Research aims to teach fish some words of wisdom: Underwater 'shouting' could be used to save marine life. Michael Prestage reports

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The Independent Online
FISH AND nuclear power stations do not mix. Power stations need lots of cold seawater to keep them cool, and when shoals of fish are sucked into the water inlets and turned into bouillabaisse, power stations can overheat and have to shut down suddenly. The fish don't care for it much either.

So scientists are trying to scare the fish away from the inlets by shouting at them.

Staff at the Fawley Aquatic Research Laboratories in Southampton say that fish do not deserve their cold and silent reputation, and are actually quite talkative. By dangling a microphone in a water-filled plastic bag suspended from a frame to make a piscine recording studio, they can hear the fish talking to each other in brief bursts, some of which can be measured in fractions of a second.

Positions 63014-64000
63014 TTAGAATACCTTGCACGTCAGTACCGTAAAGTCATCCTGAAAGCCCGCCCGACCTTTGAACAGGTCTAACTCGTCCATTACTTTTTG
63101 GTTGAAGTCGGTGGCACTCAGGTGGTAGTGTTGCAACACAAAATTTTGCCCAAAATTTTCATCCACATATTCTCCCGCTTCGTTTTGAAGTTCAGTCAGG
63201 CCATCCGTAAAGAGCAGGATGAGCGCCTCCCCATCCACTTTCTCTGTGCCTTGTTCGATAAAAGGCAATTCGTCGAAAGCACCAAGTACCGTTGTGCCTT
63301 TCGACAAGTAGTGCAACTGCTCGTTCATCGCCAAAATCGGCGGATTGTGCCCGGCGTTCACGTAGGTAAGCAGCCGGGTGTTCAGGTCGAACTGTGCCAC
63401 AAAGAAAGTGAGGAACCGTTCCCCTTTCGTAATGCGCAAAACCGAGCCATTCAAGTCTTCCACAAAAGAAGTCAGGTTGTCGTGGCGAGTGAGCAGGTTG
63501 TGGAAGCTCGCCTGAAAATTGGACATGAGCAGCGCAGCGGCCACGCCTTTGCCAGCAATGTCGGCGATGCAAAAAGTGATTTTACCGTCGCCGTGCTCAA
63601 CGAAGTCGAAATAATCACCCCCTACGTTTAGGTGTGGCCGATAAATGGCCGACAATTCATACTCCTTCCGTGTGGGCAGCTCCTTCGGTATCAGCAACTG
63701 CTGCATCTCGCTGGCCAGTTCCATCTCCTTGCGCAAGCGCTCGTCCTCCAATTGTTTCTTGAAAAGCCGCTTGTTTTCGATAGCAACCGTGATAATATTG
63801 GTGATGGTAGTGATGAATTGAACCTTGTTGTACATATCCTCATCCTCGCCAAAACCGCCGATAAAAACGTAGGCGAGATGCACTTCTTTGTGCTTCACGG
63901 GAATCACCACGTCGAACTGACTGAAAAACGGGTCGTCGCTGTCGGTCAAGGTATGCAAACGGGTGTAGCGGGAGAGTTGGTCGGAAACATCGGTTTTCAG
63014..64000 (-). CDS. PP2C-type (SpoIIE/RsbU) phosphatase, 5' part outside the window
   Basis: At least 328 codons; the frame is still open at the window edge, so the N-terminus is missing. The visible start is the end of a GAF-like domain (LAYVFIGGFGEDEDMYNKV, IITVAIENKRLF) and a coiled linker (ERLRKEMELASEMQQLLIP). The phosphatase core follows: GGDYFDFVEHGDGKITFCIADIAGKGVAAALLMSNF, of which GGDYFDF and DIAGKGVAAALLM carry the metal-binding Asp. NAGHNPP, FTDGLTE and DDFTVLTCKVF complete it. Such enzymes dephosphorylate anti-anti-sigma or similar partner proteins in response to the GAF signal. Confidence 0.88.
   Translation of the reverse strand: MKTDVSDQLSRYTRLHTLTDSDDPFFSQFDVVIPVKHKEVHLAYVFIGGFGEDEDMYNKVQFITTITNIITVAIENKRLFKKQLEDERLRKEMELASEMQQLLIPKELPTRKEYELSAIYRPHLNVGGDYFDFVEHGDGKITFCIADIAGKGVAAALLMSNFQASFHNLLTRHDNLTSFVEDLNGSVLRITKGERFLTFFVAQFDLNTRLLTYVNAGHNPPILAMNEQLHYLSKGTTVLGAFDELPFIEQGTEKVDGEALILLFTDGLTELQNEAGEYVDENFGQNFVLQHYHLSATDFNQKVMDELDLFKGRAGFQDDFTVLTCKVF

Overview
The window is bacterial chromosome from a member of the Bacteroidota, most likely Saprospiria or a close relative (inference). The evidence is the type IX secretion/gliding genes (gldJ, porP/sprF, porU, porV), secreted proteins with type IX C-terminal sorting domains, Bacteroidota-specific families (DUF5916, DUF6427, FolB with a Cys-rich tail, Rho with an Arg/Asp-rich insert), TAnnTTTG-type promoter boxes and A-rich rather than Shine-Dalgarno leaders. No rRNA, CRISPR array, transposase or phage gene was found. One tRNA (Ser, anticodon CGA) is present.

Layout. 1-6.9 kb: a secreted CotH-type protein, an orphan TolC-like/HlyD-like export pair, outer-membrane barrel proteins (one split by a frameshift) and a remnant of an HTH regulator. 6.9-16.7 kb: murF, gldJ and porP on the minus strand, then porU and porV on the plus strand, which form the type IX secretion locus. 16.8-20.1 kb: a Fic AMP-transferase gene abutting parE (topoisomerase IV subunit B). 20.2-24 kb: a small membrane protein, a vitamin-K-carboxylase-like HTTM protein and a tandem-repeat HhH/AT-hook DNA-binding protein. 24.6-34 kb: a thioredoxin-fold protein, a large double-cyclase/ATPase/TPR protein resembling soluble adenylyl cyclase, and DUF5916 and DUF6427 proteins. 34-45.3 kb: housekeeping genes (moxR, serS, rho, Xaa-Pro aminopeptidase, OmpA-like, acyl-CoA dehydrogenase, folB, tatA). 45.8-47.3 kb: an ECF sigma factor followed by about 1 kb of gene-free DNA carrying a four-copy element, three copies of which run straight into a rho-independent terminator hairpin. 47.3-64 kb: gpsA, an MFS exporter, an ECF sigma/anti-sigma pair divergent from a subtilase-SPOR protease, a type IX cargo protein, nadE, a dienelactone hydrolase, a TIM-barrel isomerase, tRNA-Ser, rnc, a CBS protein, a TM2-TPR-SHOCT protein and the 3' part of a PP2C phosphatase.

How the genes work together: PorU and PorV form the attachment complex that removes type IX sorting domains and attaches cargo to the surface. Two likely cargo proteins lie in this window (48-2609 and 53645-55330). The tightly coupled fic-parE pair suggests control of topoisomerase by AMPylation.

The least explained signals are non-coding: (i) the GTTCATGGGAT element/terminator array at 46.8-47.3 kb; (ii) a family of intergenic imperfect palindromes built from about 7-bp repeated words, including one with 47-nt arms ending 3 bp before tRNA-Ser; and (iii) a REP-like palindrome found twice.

Males and females talk at the same rate, apparently, although most talking is done when the sexes are mixed. Courting pairs are very vocal, and more conversations take place at night and when the water is warmer.

Sadly, the scientists have no idea what the fish are saying but they hope that if they replay the right sounds at a distressingly high volume near the water inlets, the fish might be scared away. The analogy used is that of the noise at a heavy metal rock concert - loud enough to be uncomfortable, but not loud enough to do actual damage.

It is hoped that the tests, which have been under way for more than a year, will enable scientists to identify the right sort of noises to play to the various species of fish. Prototypes have already been tested at an indoor swimming pool at the laboratories and at a nuclear power station.

Andy Turnpenny, managing director at Fawley Aquatic Research, formerly part of National Power until it was threatened with closure and the staff bought it out, said the system - which he described as the marine equivalent of a bird scarer - had been tried in the US but had to be repeated with European freshwater, estuarine and marine species.

The work will help power stations (the largest extractors of water in the United Kingdom), fish farms, irrigation schemes and the water industry in general. Mr Turnpenny said: 'We have been delighted with the results so far. The work being done has generated a lot of interest.'

(Photograph omitted)